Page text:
A Look at Plan
by Glenn Ryan
Do not think it is used in 3d only. In
fact, 99.9% of drawings are still 2d, mine included, and I use the plan
command in 2d dwgs, not 3d. It's particularly useful for road layouts.
Imagine you had a road centreline that was going from bottom left of
screen to top right. Now when producing road alignment drawings,
paperspace generally has a viewport showing the road in plan (just a
term, not related to PLAN command at the moment), and another viewport
looking at the long section along the road centreline in modelspace.
This long section is usually spat out of a design program like Mx.
We'll concern ourselves with just the view of the road not the long
section. Now, to use space efficiently in the drawing layout, you would
want to show the road going as close to horizontal across your layout
(close meaning if it's curved then take best fit), so you could fit the
most amount of road metreage in the view. You can accomplish this by
using the UCS and PLAN commands. What follows is what I teach in my
All the steps following are in metric by the way, but the principle is
still the same. First of all setup a layout with title block and what
not. Then cut your main viewport that's going to show the top view of
the road like so:
Notice that the coordinate system in
the viewport is still WCS as denoted by the icon.
Next thing is to decide what scale you would like to show the road at -
a typical scale being 1:500. Now this is where people start to get lost
in viewport scales, because what I'm doing here is not only done in
mteric but also in METRES. That means paperspace plot scale is in
millimetres, but model is drawn at 1 unit = 1 metre. This is common
practice in the metric system with civil. In effect my road model is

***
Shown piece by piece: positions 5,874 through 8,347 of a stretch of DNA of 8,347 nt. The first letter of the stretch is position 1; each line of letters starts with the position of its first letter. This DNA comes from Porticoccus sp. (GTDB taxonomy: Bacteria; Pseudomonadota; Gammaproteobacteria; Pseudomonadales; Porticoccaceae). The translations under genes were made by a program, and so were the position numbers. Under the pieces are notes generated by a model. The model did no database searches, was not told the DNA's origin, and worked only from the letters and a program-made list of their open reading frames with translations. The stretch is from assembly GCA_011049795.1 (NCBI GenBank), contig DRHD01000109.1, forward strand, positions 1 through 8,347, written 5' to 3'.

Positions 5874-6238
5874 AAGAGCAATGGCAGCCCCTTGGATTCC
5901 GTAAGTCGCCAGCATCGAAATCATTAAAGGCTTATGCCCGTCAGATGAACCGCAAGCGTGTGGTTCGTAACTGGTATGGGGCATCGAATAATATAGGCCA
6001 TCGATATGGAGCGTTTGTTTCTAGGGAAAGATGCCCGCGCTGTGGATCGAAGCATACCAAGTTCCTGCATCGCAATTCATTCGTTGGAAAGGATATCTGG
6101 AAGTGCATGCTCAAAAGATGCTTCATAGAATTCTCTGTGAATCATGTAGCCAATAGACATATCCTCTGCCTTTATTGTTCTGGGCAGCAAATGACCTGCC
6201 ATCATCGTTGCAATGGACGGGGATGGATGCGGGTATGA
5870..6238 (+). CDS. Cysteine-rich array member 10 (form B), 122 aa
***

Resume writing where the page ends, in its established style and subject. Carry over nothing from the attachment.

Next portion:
1000 times smaller that the equivalent millimetres drawing (if a
structures person had done it for instance).
If the people in the class are really with it and are advanced, not just
attending the class, then I explain the next method, otherwise I just
explain UCS and PLAN command for view twisting.
I then put a rectangualr poly over the top of the viewport, then make a
block of it with an insertion usually mid left or sometimes mid left but
offset towards right. This block is then measured along the centreline
poly of the road at the correct scale. So, if the drawing was in
millimetres the viewport scale is a straight 1/500xp which is 0.002, but
seeing as we're in METRES the scale works out to this 1/ (500/1000) =
1/0.5 = 2xp.
Now that we have that knowledge, we can make our block at 0.5 scale
(1:500m), then flip to model and use the measure command with sub
command of block, to place the block along the poly like so:
Some of the blocks will need to be
manually rotated but that's no big deal. Now, while still in model tab,
rotate the UCS about the z axis to match the alignment of the first
Now that we have the UCS rotated to
where we want it, just issue the PLAN command and hit enter for the
default of current, so we end up with the drawing looking like so:
Now what I do is save a view of the
desired block. I do this in the view command by defining a window and
pick bottom left and top right of the block. Now we flip back to
paperspace, jump into our viewport and issue the VIEW command and
restore our view to the viewport and voila, the viewport is scaled
correctly and rotated like so:
This is the inherent beauty of using
views - they preserve they're UCS (if ticked in view dialog), but more
importantly their viewtwist angle. Then you just repeat the process for
as many blocks and layouts you want in this dwg. Of course I would have
road model as xref and have separate dwg file for each plan layout I
wanted, but the principle is the same. When you get the hang of it, it's
a very fast way to layout a series of dwg's.
A cautionary note: If you ever want to id points in the model (as it
would have been surveyed on coord system) make sure to reset your UCS to
WORLD before doing so, otherwise coords will be wrong.
if you want to reset your view to WCS plan, just enter UCS then hit
enter for default of world. Next use PLAN command and hit enter for
default of current ucs (WCS in this case) and you're back to plan view
The only other command I use in this process is the view sub option of
UCS. It will realign your UCS so that XY plane is perp. to viewing
- Establishes a new coordinate system
with the XY plane perpendicular to your viewing direction (parallel
to your screen). The UCS origin remains unchanged.
You would typically do this if you had
changed to WCS in viewport for some reason, but then wanted to put some
text in horizontally - like a note. UCS then V and you're away again.
I hope this has explained the UCS and PLAN commands a bit for you. PLAN
generally sets the VIEWTWIST angle.